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Garman and Worse A Norwegian Novel   By: (1849-1906)

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GARMAN AND WORSE

A Norwegian Novel

by

ALEXANDER L. KIELLAND

Authorized Translation by W. W. Kettlewell

London, Kegan Paul, Trench & Co., 1, Paternoster Square Printed by William Clows and Sons, Limited, London and Beccles.

1885

CHAPTER I.

Nothing is so boundless as the sea, nothing so patient. On its broad back it bears, like a good natured elephant, the tiny mannikins which tread the earth; and in its vast cool depths it has place for all mortal woes. It is not true that the sea is faithless, for it has never promised anything; without claim, without obligation, free, pure, and genuine beats the mighty heart, the last sound one in an ailing world. And while the mannikins strain their eyes over it, the sea sings its old song. Many understand it scarce at all, but never two understand it in the same manner, for the sea has a distinct word for each one that sets himself face to face with it.

It smiles with green shining ripples to the barelegged urchin who catches crabs; it breaks in blue billows against the ship, and sends the fresh salt spray far in over the deck. Heavy leaden seas come rolling in on the beach, and while the weary eye follows the long hoary breakers, the stripes of foam wash up in sparkling curves over the even sand; and in the hollow sound, when the billows roll over for the last time, there is something of a hidden understanding each thinks on his own life, and bows his head towards the ocean as if it were a friend who knows it all and keeps it fast.

But what the sea is for those who live along its strand none can ever know, for they say nothing. They live all their life with face turned to the ocean; the sea is their companion, their adviser, their friend and their enemy, their inheritance and their churchyard. The relation therefore remains a silent one, and the look which gazes over the sea changes with its varying aspect, now comforting, now half fearful and defiant. But take one of these shore dwellers, and move him far landward among the mountains, into the loveliest valley you can find; give him the best food, and the softest bed. He will not touch your food, or sleep in your bed, but without turning his head he will clamber from hill to hill, until far off his eye catches something blue he knows, and with swelling heart he gazes towards the little azure streak that shines far away, until it grows into a blue glittering horizon; but he says nothing.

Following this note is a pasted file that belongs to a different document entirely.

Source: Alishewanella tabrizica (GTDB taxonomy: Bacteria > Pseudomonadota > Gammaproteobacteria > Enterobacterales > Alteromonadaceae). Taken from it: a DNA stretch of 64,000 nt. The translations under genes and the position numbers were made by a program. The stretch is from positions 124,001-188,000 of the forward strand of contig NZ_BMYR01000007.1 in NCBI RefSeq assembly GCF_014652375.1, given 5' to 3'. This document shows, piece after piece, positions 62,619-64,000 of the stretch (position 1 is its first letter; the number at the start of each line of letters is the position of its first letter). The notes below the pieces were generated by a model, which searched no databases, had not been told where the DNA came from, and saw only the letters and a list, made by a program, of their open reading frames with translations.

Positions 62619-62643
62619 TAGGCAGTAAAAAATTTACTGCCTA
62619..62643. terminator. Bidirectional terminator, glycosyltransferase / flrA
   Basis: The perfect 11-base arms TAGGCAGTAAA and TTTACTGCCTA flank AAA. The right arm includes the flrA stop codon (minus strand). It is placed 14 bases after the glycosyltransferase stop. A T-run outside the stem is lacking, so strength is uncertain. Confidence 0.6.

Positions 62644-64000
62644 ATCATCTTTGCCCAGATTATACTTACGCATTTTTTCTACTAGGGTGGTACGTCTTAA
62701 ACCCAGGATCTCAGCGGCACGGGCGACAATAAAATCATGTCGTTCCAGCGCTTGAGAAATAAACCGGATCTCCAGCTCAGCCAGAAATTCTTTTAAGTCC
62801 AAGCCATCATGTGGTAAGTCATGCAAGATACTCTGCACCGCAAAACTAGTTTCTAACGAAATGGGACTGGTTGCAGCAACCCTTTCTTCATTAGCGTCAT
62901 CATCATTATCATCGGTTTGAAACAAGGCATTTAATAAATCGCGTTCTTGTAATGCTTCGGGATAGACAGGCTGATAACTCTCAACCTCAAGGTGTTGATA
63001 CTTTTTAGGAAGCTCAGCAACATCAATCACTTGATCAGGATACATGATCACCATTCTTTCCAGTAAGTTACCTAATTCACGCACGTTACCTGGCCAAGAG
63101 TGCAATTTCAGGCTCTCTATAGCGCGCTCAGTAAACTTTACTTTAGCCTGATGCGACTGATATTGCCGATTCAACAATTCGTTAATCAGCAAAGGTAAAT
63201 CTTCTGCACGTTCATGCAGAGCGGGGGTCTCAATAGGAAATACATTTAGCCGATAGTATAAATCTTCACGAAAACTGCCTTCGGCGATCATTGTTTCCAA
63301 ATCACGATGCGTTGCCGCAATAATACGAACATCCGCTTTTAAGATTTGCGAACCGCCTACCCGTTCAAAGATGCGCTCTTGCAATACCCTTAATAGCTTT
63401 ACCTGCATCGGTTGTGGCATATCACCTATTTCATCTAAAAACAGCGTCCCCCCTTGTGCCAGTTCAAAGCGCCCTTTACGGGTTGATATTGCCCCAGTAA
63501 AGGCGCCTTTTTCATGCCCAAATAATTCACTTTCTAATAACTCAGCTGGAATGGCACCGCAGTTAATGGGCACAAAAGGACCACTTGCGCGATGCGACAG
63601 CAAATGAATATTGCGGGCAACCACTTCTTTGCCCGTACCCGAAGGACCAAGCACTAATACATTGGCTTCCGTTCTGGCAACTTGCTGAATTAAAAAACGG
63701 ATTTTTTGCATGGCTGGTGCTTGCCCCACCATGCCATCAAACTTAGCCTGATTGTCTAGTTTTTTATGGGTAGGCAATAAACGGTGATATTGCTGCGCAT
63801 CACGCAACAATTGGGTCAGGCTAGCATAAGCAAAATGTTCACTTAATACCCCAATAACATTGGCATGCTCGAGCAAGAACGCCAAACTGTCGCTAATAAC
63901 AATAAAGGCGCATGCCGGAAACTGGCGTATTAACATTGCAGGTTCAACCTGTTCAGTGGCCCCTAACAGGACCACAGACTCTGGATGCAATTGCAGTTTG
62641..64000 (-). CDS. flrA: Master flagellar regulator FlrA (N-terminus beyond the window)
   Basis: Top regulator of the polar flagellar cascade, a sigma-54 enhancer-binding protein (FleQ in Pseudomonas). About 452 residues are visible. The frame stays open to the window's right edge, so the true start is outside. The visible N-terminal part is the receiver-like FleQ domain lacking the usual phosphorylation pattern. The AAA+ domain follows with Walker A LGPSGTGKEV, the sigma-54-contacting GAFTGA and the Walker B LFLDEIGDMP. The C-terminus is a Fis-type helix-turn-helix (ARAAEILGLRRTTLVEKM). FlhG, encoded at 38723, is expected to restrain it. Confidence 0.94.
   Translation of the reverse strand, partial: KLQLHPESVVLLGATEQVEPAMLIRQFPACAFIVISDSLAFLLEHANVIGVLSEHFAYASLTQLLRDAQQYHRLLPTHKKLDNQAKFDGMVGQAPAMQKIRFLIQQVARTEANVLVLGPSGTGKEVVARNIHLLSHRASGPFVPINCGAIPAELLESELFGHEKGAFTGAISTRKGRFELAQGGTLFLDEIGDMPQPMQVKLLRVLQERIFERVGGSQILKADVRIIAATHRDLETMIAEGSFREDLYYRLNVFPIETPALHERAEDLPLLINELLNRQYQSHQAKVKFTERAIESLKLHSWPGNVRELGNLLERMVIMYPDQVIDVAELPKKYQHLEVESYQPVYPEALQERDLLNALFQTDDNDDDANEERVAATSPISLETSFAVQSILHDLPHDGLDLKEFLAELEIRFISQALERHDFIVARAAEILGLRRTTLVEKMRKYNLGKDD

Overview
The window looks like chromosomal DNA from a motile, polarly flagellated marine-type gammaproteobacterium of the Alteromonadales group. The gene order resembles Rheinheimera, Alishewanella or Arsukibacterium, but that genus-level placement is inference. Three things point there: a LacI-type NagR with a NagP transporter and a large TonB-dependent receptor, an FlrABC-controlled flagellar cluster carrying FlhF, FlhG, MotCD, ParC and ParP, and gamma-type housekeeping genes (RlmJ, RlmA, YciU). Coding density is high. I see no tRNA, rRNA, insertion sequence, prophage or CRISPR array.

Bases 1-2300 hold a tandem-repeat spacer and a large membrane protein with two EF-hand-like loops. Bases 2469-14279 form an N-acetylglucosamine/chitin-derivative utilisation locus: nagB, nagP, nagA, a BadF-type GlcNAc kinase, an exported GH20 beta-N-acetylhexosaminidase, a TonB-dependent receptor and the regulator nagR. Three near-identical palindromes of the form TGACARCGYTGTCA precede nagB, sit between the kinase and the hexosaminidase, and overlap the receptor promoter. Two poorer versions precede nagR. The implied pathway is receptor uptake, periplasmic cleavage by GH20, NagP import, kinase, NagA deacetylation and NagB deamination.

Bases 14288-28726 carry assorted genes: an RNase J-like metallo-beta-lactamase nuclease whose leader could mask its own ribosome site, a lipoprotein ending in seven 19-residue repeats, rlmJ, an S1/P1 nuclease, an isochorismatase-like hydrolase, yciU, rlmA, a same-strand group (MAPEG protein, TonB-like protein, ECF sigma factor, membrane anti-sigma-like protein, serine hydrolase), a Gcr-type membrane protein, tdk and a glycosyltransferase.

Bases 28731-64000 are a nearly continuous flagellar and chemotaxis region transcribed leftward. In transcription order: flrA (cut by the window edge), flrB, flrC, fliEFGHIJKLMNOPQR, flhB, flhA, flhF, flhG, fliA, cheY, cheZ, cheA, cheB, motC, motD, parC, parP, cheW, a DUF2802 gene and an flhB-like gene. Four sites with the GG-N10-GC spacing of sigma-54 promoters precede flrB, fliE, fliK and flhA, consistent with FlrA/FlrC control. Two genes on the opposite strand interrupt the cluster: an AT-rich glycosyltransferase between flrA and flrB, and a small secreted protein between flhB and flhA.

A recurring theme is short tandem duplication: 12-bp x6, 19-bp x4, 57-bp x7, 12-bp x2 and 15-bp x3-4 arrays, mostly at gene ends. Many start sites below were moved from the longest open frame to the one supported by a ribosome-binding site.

People in the town often said to Richard Garman, "How can you endure that lonely life out there in your lighthouse?" The old gentleman always answered, "Well, you see, one never feels lonely by the sea when once one has made its acquaintance; and besides, I have my little Madeleine."

And that was the feeling of his heart. The ten years he had passed out there on the lonely coast were among the best of his life, and that life had been wild and adventurous enough; so, whether he was now weary of the world, or whether it was his little daughter, or whether it was the sea that attracted him, or whether it was something of all three, he had quieted down, and never once thought of leaving the lighthouse of Bratvold. This was what no one could have credited; and when it was rumoured that Richard Garman, the attaché , a son of the first commercial family of the town, was seeking the simple post of lighthouse keeper, most people were inclined to laugh heartily at this new fancy of "the mad student." "The mad student" was a nickname in the town for Richard Garman, which was doubtless well earned; for although he had been but little at home since he had grown to manhood, enough was known of his wild and pleasure seeking career to make folks regard him with silent wonder.

To add to this, too, the visits he paid to his home were generally coincident with some remarkable event or another. Thus it was when, as a young student, he was present at his mother's funeral; and even more so when he came at a break neck pace from Paris to the death bed of the old Consul, in a costume and with an air which took away the breath of the ladies, and caused confusion among the men... Continue reading book >>




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